5 Different Ways to translate the word TIME in Italian (tempo vs ora vs volte)

Updated: Apr 7

In English you have the beautiful word time that has many different meanings. Unfortunately in Italian, we have several words that translate time. Let’s try to understand how to use them!

Ciao a tutti and welcome to a new article. Many of my students always struggle with the word time. We’ve got tempo, volta, ora... how are we supposed to choose if in English only one word exists? No worries, we’ll understand this today. I will give you some useful example in context so that you can understand the proper word each time!

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Time as the idea, the concept of time

When we are using the word time to refer to the concept of time, then the proper word to use is tempo. Let’s look at a couple of examples!

  • Il tempo vola quando ci si diverte → Time flies when one has fun.

  • Mi dispiace, non ho tempo di chiamarti → I am sorry, I don’t have time to call you.

Time intended as “duration”

When we’re using the word time to ask how much time it is going to take you to do something, then, again, the correct word to use is tempo. For example:

  • Quanto tempo ci vuole per arrivare a casa tua? → How much time/how long does it take to get to your house?

  • Per quanto tempo sarai in vacanza? → For how long will you be on vacation?

Time as a specific hour

Be careful with this! When time does not refer to a duration but rather a specific time (e.g. what time is it? / What time are we going to meet?), then the correct word to use is ora. For example:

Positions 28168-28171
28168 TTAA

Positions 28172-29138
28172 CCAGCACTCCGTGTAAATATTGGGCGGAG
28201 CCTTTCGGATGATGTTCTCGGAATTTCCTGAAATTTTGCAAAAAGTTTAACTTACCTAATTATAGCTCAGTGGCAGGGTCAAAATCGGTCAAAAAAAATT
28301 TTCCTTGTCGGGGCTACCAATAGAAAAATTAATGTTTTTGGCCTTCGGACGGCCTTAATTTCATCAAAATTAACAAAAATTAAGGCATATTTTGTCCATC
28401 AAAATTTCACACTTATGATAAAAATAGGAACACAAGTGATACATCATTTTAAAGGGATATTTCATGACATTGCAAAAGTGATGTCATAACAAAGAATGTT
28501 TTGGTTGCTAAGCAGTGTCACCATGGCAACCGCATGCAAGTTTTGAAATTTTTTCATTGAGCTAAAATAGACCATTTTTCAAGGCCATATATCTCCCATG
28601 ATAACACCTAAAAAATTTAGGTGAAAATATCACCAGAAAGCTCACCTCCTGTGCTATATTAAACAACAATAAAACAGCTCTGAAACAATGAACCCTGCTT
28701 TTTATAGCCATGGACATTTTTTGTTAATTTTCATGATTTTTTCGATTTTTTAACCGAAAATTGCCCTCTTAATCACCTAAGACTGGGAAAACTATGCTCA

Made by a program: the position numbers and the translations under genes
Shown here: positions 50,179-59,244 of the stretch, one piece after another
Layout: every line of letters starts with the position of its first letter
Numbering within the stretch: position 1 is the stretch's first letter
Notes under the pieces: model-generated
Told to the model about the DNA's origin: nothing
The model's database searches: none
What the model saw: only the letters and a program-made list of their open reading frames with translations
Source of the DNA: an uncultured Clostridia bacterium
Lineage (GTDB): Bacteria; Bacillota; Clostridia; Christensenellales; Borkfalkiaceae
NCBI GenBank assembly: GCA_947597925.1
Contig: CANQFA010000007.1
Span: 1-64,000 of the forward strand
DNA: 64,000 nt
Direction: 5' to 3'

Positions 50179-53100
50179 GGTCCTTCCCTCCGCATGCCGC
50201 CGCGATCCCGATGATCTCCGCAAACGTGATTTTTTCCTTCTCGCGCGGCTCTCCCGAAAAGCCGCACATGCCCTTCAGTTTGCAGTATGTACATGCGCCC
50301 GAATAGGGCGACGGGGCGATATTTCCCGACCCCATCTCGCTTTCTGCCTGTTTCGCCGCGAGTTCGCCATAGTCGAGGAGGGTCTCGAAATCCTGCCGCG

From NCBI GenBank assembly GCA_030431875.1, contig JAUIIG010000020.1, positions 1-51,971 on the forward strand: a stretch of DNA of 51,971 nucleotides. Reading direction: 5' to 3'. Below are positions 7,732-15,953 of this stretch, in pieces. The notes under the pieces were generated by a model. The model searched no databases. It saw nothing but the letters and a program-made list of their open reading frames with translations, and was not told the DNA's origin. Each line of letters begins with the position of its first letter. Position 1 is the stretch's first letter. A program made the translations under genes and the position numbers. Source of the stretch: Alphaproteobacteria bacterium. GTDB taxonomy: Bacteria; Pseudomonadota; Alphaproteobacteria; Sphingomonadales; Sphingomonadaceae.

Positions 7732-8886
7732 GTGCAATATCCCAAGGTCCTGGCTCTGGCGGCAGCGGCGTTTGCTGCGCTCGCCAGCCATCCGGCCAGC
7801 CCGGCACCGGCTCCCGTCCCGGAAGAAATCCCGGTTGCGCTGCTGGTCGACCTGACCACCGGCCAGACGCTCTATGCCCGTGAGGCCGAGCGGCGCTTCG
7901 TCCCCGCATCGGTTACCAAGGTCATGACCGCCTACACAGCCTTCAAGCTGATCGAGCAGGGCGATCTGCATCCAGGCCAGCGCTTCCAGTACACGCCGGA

• Che ore sono? → What time is it?

  • A che ora ci incontriamo? → What time are we going to meet?

  • A che ora inizia il film? → What time does the movie start?

Time as a (special) occasion

You just got home and it’s been a rough day. You want to relax and enjoy a nice bottle of Italian red wine. Then you might say: it’s time to open a bottle of wine! How would we translate this in Italian? We need to use the word ora again! For example:

  • È ora di aprire una bottiglia di vino → It’s time to open a bottle of wine!

  • È ora di andare → It’s time to go.

Time as instances

This might be easier, but some students tend to get this wrong sometimes. When you are referring to time as instances the correct word to use is volta or its plural volte. For example:

  • Quante volte alla settimana vai in palestra? → How many times a week do you go to the gym?

  • Vado una volta a settimana → I go once (one time) a week.

  • Sono stato in Italia due volte → I went to Italy twice (two times).

Time as an instant

When the word time refers to a specific instant, moment in time, then the correct word to use is momento. For example:

  • Dov’era lui in quel moment? → Where was he at that time?

  • Questo non è un buon momento → This is not a good time.

Time as “era”, historic period

This is pretty straightforward, when time refers to a specific “era”, the correct words to use are either epoca or periodo. For example:

  • Gli anni Sessanta sono stati un periodo interessante in America → The sixties were an interesting time in America.

Wait... what about the expression “com’è il tempo?”. In this case tempo means weather, don’t forget that!

È ora di fare un esercizio! It's time to do an exercise! Try your best and let me know how it goes!

I hope this article helped! How did you do? I am sure you did well and if you have any questions, just send me a message in the contact section of my website!

A presto,

Teacher Stefano